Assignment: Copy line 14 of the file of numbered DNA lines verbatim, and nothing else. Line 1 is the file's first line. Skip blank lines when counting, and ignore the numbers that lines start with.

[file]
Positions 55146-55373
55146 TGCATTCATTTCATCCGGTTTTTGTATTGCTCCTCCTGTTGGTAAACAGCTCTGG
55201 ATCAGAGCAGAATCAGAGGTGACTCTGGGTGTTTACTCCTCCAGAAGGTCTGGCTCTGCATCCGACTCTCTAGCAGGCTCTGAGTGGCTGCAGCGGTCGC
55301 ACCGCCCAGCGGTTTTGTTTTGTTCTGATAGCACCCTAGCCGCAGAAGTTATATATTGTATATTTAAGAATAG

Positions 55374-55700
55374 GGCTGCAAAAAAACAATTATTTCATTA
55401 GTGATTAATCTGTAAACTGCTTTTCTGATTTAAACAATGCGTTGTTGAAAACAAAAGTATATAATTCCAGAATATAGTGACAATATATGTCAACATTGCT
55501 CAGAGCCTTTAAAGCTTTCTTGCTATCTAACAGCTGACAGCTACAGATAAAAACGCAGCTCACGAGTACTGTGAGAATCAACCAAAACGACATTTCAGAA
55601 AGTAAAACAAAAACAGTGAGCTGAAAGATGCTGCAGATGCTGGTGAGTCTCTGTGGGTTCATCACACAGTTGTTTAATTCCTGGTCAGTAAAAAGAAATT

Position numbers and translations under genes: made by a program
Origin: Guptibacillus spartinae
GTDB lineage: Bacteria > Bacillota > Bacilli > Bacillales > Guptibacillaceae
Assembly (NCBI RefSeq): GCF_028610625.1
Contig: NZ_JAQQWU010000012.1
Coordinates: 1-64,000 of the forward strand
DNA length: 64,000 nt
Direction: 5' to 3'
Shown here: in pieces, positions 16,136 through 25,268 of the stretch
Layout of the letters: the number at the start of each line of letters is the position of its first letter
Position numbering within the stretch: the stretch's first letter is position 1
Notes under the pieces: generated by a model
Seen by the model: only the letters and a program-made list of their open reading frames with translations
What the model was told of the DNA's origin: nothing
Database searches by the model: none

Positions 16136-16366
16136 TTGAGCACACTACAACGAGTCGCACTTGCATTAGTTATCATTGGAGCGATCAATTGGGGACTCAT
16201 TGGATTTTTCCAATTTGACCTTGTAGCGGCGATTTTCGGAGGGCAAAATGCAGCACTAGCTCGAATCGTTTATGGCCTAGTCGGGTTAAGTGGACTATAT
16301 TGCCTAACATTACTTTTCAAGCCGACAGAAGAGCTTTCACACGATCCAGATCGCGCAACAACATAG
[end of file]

Contig: NZ_JAQQWU010000012.1